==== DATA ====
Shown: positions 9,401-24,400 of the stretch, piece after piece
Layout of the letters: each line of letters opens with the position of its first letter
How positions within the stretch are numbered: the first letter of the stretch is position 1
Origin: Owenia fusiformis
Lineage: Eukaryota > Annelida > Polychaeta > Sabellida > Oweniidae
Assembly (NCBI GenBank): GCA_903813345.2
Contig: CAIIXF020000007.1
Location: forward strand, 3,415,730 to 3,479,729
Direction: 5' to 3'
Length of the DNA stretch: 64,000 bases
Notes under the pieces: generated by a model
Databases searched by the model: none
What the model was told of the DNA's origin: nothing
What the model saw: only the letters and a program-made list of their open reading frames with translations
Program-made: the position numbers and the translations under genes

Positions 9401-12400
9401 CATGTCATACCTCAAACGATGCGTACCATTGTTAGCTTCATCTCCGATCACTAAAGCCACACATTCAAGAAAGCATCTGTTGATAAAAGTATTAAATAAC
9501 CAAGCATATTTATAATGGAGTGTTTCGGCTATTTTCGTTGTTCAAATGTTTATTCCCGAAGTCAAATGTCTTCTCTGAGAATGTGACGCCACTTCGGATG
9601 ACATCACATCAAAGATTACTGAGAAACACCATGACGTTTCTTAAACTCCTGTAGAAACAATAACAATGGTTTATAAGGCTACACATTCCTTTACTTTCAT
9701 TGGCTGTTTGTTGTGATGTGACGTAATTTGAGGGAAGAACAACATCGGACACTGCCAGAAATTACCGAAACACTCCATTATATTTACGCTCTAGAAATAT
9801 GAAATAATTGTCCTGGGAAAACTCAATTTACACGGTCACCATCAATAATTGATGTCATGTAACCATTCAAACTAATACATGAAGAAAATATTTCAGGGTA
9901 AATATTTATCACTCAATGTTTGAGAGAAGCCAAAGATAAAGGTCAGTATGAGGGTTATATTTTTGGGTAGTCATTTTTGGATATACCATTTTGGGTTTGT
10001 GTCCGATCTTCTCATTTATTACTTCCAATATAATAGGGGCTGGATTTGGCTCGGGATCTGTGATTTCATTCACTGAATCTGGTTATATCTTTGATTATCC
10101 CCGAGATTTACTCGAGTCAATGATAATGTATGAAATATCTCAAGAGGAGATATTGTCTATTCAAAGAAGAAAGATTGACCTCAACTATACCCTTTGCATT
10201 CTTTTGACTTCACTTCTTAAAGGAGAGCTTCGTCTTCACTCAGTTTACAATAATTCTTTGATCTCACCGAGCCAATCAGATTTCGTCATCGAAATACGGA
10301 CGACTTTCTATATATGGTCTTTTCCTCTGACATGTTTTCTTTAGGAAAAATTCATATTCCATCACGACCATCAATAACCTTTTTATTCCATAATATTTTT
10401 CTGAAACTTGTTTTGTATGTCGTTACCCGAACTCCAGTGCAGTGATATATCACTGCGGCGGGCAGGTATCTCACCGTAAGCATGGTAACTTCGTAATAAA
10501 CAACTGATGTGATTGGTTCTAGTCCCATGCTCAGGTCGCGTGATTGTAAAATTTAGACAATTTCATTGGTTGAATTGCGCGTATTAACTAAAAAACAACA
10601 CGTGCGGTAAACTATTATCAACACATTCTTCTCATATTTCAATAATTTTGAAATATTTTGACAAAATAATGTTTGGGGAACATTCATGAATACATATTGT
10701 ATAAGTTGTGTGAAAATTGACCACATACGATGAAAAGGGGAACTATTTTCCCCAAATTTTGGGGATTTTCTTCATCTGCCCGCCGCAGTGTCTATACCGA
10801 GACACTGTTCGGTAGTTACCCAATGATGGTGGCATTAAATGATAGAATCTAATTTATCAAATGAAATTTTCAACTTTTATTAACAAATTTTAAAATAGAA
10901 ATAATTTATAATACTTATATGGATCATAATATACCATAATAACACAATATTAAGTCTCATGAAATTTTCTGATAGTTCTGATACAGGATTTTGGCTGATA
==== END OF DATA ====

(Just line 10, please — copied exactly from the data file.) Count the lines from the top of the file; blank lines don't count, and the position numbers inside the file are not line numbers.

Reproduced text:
Length of the DNA stretch: 64,000 bases